Preference for short term rewards over long term rewards is a hallmark of drug abuse: Drug abusers over-engage now in short term rewards (drug use) that later lead to long term costs, and they under-engage now in constructive activities that would later lead to long term benefits (positive life health functioning). Behavioral economics provides a framework to study such intertemporal choice dynamics. The basic science of behavioral allocation has identified three intertemporal choice processes that influence whether individuals prefer short term or long term rewards (melioration-maximization, temporal discounting, and reward linking). Investigating the role of these choice dynamics in the development of drug abuse and in changes in drug use over time is the goal of this research. The proposed study is a longitudinal, three-group, case control design. College students will be selected based on their marijuana use: abstinent, incipient use, or abuse (n = 70 [35 women and 35 men], N = 210). Key variables to be measured in laboratory sessions at Time 1 and at Time 2 (18 months later) are drug use and related problems, the choice dynamics, substance-related reinforcement in participants' environments, personality variables, and intelligence.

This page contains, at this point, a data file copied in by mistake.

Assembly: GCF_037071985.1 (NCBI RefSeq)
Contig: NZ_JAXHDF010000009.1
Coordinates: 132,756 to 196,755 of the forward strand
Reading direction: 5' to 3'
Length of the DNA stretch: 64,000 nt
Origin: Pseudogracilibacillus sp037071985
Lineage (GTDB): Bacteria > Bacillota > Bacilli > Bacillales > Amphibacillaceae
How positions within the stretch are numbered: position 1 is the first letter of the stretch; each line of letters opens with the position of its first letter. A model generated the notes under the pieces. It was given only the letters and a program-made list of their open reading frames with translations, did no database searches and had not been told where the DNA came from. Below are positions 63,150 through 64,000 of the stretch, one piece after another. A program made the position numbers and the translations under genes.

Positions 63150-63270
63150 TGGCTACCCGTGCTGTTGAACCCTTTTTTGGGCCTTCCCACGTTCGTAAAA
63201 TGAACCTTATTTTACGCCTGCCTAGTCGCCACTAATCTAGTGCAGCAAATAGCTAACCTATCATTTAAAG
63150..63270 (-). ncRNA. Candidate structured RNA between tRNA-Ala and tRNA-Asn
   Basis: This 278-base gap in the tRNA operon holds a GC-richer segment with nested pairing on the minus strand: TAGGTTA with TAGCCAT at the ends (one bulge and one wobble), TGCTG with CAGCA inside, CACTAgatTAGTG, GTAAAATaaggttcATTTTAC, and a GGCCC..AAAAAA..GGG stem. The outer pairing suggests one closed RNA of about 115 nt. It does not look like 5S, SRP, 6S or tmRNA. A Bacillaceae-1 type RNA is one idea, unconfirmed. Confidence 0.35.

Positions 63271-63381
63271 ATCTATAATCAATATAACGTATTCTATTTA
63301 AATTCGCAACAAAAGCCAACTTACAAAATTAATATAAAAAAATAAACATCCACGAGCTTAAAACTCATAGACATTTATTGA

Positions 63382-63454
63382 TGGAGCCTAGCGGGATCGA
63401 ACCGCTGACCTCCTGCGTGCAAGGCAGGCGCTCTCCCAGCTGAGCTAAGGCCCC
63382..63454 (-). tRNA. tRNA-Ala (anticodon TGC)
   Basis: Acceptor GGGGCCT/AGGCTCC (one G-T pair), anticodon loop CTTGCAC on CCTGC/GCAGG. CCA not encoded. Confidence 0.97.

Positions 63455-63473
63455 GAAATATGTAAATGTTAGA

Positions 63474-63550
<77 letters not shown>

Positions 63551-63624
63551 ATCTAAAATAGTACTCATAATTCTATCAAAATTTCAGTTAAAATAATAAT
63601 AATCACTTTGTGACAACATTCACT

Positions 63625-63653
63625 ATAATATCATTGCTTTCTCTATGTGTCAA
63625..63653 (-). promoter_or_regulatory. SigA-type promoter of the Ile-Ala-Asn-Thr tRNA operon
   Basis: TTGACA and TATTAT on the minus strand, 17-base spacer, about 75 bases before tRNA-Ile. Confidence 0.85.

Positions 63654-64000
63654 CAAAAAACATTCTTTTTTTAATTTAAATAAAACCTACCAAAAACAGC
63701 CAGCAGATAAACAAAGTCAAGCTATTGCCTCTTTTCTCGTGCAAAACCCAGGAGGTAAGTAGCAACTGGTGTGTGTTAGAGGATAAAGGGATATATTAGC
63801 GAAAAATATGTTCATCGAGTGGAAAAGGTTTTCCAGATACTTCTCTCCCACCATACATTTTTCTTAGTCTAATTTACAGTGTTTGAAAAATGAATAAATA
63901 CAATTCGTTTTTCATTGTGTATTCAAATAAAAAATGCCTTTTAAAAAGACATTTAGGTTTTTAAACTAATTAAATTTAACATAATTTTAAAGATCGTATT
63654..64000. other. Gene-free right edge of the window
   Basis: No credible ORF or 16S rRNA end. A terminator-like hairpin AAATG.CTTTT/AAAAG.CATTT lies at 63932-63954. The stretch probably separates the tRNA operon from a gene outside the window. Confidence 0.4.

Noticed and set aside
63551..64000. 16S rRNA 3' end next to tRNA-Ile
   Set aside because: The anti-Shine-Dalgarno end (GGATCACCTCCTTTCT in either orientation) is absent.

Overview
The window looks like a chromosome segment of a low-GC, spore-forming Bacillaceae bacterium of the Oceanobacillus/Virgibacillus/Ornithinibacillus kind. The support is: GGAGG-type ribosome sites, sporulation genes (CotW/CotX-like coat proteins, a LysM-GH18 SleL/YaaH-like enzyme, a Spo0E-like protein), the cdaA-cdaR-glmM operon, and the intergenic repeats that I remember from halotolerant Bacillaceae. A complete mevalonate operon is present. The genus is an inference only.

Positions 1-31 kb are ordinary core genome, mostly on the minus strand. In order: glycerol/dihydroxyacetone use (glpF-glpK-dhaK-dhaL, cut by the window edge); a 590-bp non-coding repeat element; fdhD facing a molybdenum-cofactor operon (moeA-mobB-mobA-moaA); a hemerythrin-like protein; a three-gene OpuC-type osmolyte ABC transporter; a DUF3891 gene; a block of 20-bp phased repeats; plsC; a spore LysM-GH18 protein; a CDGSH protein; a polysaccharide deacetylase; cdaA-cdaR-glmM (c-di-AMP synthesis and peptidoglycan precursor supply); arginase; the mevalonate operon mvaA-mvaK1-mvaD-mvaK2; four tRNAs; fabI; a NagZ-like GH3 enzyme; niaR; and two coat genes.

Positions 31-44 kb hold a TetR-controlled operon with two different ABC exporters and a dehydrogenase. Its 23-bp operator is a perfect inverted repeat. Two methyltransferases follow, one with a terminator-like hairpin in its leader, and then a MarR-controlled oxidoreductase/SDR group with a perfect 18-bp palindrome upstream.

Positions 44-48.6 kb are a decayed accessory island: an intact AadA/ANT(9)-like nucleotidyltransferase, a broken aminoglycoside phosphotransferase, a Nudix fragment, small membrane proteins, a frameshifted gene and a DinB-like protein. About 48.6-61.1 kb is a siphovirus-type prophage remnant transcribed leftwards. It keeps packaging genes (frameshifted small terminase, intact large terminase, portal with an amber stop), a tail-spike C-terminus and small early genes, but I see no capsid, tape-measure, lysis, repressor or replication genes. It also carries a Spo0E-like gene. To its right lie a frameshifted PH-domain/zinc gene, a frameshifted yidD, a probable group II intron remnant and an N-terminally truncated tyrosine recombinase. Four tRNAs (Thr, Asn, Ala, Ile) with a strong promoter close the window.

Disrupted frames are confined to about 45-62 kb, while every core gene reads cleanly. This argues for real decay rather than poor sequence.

The specific aims are to evaluate empirical relations in four areas to determine if the choice dynamics are viable targets for drug abuse prevention: (1) Drug-use group differences on the choice measures would indicate the relevance of the choice processes to drug abuse. (2) Relations between the choice dynamics at Time 1 and changes in drug use from Time 1 to Time 2 would be strong evidence for targeting the processes in prevention efforts. (3) Normal development involves an increasing preference for long-term rewards, but the rate of that progression may be related to stability or change in drug use, which will be investigated in the proposed study. (4) Empirical relations among the three choice dynamics are not known. Evidence for such relations would suggest that the processes could be coherently addressed in prevention interventions. The proposed participants are in a critical developmental transition that involves establishing patterns of behavioral allocation that will significantly impact their functioning in adult roles. This basic research on intertemporal choice dynamics and drug use and abuse during this developmental period may reveal relations that can inform the development of more effective drug abuse prevention efforts. ? ?